At first I was dying for a Canon G6 (a few weeks before the G7 was announced). I still love my canon, and this camera gets top marks. Then I was sure I wanted a Kodak P880, for the great color and wide angle lens. Most recently I've been eyeing the Fuji S6500FD.
And always stewing in the back of my head is the Pentax K100D. My older film camera was a K1000, and I have the standard Pentax/SMC lens, which is amazing. The huge drawback to this dSLR, is that untill I get an AF lens, I can't hand the camera to my wife for her to use in P&S mode (she has no desire to learn).

So I'm trying to keep this purchase in the 3-500 range, and used is just fine with me.

Any suggestions, cameras I've missed?
thanks!
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Old Oct 6, 2006, 12:22 PM   #2
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I know some people might come in here later onto recommend you the Pentax K100D. The Pentax K100D is not a bad camera at all, just keep in mind that it is a dSLR. A dSLR requires more than one lens; unless you can get an all in one lens, which will usually result in poorer image quality. (It is usually the case that more zoom degrades the lens quality in certain ways)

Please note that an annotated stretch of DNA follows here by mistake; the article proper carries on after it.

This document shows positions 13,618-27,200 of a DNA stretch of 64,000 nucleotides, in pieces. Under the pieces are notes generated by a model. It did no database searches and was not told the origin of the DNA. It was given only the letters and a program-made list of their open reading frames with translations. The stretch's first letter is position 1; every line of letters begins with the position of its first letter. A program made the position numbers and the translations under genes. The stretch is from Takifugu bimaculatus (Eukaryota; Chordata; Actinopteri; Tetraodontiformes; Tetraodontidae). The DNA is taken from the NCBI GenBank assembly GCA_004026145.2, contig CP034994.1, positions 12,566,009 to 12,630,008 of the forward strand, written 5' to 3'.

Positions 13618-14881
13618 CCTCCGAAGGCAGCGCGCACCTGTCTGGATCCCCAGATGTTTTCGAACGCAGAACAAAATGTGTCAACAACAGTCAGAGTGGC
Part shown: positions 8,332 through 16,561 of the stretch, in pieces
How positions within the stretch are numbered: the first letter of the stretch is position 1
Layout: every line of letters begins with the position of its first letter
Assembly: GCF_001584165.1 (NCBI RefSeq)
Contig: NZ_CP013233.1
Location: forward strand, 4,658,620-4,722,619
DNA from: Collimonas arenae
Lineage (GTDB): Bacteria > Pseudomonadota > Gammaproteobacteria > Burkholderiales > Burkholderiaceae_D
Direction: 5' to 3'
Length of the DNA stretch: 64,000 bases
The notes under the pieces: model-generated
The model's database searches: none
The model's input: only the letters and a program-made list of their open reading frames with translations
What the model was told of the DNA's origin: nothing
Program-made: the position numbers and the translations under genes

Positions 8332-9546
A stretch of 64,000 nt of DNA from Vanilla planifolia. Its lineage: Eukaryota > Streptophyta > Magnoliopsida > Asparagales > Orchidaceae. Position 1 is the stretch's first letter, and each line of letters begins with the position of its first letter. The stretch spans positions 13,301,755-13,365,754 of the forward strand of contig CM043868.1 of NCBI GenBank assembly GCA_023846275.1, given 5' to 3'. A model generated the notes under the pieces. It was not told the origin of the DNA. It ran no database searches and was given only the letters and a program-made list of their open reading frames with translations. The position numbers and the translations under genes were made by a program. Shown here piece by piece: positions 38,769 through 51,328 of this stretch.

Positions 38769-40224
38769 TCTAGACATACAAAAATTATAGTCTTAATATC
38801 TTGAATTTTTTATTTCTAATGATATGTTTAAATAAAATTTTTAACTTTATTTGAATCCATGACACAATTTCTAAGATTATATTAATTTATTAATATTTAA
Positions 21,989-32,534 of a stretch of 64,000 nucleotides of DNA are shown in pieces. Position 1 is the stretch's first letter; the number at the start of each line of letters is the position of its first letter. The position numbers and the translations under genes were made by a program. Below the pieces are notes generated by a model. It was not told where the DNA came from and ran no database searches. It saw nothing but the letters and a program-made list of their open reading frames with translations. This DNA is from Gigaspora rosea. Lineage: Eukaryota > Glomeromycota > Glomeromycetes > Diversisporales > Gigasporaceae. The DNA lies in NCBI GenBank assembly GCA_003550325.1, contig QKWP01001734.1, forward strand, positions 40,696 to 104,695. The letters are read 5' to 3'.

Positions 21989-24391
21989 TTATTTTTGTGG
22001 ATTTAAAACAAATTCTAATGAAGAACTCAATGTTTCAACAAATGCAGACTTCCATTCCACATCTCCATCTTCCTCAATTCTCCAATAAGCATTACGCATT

You can check out the Sony Cyber-Shot DSC-R1 fix lens pro camera; it is an interesting camera>>>

http://www.steves-digicams.com/2005_reviews/r1.html





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Old Oct 6, 2006, 1:37 PM   #3
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digraph wrote: